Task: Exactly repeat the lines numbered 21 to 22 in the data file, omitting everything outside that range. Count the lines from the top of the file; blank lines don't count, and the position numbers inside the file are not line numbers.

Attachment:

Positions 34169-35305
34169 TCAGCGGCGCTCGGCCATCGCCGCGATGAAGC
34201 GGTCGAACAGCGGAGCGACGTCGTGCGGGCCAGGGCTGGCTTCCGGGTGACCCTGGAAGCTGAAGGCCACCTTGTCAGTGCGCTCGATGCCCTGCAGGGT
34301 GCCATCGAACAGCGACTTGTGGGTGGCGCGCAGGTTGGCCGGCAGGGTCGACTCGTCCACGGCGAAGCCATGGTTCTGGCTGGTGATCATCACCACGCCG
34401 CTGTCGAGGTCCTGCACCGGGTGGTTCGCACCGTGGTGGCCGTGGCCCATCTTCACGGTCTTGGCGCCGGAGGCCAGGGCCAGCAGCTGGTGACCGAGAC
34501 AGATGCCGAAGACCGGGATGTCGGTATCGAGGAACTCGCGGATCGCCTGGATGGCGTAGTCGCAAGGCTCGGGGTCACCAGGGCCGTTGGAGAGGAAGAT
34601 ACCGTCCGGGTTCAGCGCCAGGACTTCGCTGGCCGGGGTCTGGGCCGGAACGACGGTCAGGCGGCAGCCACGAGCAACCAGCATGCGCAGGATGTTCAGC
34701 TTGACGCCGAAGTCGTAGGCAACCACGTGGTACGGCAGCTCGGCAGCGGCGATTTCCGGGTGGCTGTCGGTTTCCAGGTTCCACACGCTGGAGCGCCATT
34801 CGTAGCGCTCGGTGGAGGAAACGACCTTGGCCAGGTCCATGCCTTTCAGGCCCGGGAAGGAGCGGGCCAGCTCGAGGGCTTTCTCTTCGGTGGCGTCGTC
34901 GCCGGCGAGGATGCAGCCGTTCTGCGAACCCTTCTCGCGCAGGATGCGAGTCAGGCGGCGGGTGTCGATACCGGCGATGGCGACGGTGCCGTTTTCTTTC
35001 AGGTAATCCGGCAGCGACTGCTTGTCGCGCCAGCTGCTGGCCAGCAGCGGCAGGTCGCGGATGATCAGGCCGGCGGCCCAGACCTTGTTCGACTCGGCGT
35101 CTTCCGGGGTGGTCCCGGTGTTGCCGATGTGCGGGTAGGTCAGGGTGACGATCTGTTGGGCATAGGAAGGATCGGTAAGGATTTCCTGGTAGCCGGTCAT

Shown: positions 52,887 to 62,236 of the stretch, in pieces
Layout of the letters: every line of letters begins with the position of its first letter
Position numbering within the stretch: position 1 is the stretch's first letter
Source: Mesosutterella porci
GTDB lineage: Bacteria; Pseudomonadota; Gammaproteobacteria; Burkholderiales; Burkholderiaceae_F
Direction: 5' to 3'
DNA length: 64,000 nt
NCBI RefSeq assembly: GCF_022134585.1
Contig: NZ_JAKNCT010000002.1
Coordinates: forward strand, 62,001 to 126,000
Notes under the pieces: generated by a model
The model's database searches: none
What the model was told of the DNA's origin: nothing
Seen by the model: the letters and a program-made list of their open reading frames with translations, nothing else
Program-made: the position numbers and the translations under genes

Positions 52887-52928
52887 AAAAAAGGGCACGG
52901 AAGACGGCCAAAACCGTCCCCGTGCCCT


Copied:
Contig: NZ_JAKNCT010000002.1
Coordinates: forward strand, 62,001 to 126,000